This is despite the fact that Geo-physicts like Roger Biham has warned of severe earthquake in Himalayas in the coming decades. He said that the construction activities in a geologically sensitive belts of Himalayas have created pressure on the tectonic plate movements, that may lead into bursting of pressure in near future . The Himalayas already has been affected by climate change the melting of snow and drying up of natural sources of water in the mountains are some indicators of this, but the torrential rainfall of roads in the mountains to colonize the resources and people have made its people vulnerable to geological catastrophe of earthquake, rock slide, landslide and cloud bursting . While linking the people to city centers it will disconnect them from their environment. Roads besides directly adding into the ecological imbalance of the Himalayan ecology also paves the way for tourism in the mountain, these tourists from plains are basically alienated human forms, they bring in culture of mass consumerism, generates waste and get them burnt which adds on to the ecological imbalance of the Himalayan ecosystem. Besides the roads have also brought in stone-quarries industries, they blast whole of the mountains to carry the stones away from the mountains. The stones are then transported to the cement industries. This has created havoc throughout the mountainous ecosystem. Blasting of mountains is also done in dams construction. “Roads,” said the eminent ecologist Thomas Lovejoy, “are the seeds of tropical forest destruction .” Roads building produce smoke fumes, this warms up the ecosystem and further contribute to global warming. He further writes that “Tropical deforestation is a massive source of greenhouse gas emissions, international carbon-trading funds should be used to better plan and mitigate road projects, to establish new protected areas in advance of road construction, and to halt the most ill-advised road projects altogether”. Roads furthers the exploitation of mountain for petroleum and other such minerals. Further once the roads get constructed, railways and airports comes in to further exploit the mountainous ecosystem.

The building of tunnels for road and rail network are other such examples of destructive role of roads in Himalayan ecosystem. Blasting for tunnel constructions have converted the mountainous landscape nearby into a gas burner, all around the construction zone, sand dust from the blasting floats in the air and water. People gets chronic respiratory problems, their apples qualities gets damaged due to dust over it. There is economical and ecological cost of the tunnel which the people of the mountain has to bear in order to get their resources channelized to city centers. Many of the natural springs and streams gets dried up due to this. River water gets unfit for drinking, the aquatic life of the river gets killed due to the poison in the air. By creating a black cloud of dust and fumes the development projects take water, forest and mountains of the people what they give in return is destitution and hopelessness. For the damage which has been done to the ecology can never be retrieved.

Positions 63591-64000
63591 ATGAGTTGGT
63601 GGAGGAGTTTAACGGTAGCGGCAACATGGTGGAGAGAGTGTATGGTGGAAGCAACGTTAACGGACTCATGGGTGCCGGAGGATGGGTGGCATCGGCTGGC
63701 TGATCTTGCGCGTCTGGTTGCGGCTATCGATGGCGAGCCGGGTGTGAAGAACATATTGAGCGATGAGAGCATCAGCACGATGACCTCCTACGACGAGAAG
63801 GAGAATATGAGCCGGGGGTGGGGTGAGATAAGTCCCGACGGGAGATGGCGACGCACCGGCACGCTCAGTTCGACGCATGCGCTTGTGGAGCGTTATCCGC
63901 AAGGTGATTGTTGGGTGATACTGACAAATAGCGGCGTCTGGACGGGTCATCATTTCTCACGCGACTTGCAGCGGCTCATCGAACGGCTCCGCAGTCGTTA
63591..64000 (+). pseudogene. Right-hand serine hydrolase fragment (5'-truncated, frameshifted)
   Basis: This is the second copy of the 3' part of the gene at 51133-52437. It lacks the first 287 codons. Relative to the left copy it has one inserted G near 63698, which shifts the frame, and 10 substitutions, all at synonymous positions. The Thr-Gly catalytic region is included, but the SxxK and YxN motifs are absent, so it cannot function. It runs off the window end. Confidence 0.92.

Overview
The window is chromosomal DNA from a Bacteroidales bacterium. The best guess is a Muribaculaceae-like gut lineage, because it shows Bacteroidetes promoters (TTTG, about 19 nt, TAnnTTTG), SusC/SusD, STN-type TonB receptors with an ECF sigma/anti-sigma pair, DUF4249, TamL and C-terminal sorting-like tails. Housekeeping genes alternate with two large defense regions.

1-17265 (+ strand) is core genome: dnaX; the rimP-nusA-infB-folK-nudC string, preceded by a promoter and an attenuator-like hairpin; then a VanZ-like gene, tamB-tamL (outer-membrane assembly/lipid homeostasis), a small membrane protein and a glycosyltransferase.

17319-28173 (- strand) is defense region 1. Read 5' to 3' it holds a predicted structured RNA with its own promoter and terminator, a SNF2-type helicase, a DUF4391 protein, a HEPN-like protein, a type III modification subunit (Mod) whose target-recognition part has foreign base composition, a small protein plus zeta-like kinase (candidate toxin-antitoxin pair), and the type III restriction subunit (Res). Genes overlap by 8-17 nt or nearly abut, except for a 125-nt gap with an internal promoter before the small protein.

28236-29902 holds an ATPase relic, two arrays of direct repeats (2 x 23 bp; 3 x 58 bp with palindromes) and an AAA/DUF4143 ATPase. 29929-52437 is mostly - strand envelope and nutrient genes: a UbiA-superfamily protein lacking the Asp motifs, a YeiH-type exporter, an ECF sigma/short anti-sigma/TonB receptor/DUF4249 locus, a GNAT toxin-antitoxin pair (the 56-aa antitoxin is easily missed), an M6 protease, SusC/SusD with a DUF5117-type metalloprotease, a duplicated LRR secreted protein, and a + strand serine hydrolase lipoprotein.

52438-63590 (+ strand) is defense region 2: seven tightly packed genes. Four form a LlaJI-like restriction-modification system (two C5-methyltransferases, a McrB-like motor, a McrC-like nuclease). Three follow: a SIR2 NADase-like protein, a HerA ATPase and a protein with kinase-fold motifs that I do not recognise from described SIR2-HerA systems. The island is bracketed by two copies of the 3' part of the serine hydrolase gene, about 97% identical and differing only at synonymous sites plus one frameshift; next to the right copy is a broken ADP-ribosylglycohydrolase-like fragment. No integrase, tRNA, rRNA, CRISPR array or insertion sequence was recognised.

Eight national highways pass through Himachal covering a total area of 1235 km. Country`s longest road tunnel above 10000ft is located on NH21, the national highway that connects Manali to Leh valley . In 2008 World Bank approved six road tunnels in Himachal, of which four were to be built in Shimla, one on NH21 that connects Chandigrah with Manali and the another on Ranital Kangra road. Besides the bank also sanctioned loan for the widening of roads in different districts of Himachal . Transport is in the concurrent list of the Indian constitution and the government of Himachal in collaboration with Central governments uses the financial loans from World Bank to constructs road networks in Himachal. Again in 2010 World Bank approved $1.5 billions for rural roads in Himachal and other such states. The director of World Bank for India said that “A good road network can generate many commercial and social benefits for rural economies” . This is very similar to the language which Dalhousie used to justify construction of Hindustan-Tibet highways and under this pretext the road extracted water, forest and mountain resources from the area. The similar language uttered by two different but nevertheless same power symbolizes the shift from old colonial tactics to Neo-colonial tactics of imperialist exploitation.